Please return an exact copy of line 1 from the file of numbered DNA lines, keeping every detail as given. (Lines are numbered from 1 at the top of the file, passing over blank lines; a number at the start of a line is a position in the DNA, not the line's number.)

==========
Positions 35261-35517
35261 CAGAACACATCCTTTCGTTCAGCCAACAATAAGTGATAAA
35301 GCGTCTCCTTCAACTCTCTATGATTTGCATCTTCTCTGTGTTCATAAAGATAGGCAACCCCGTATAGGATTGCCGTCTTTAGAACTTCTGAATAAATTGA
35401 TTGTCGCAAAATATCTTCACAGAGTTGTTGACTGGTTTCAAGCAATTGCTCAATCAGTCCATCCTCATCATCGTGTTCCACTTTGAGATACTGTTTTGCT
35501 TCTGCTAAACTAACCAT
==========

Positions 35261-35517